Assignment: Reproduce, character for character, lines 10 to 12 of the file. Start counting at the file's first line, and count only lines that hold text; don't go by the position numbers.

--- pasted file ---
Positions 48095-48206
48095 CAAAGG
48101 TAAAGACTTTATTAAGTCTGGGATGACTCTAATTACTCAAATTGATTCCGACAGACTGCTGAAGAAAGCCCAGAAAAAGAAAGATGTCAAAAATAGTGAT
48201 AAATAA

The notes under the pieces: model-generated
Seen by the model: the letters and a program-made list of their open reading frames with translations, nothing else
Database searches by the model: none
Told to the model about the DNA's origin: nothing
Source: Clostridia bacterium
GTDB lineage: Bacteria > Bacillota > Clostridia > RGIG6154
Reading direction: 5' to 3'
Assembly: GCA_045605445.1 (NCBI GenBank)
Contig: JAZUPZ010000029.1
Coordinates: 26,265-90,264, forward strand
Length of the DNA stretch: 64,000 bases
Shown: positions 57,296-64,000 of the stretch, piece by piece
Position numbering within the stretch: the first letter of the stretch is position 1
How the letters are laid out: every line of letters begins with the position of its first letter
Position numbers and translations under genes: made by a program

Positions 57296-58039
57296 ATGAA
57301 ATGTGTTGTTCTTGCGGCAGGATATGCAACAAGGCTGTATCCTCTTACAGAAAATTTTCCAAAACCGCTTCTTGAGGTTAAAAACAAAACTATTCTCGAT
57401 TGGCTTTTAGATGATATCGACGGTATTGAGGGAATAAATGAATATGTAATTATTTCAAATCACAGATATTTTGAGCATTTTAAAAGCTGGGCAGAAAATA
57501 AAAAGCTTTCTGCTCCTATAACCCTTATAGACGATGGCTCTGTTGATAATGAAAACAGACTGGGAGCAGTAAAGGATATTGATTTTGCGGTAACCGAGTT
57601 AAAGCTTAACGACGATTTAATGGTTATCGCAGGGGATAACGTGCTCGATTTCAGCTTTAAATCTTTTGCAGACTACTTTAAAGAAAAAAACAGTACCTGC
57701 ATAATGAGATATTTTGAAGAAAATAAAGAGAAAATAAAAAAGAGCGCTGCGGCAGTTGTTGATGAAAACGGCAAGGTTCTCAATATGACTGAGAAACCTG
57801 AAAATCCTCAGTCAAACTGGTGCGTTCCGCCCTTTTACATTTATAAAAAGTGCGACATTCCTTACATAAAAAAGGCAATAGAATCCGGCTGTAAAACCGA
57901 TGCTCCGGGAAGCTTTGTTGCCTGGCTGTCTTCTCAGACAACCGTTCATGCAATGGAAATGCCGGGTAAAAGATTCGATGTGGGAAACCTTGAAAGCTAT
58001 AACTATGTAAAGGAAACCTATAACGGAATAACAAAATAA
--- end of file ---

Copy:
GTDB lineage: Bacteria > Bacillota > Clostridia > RGIG6154
Reading direction: 5' to 3'
Assembly: GCA_045605445.1 (NCBI GenBank)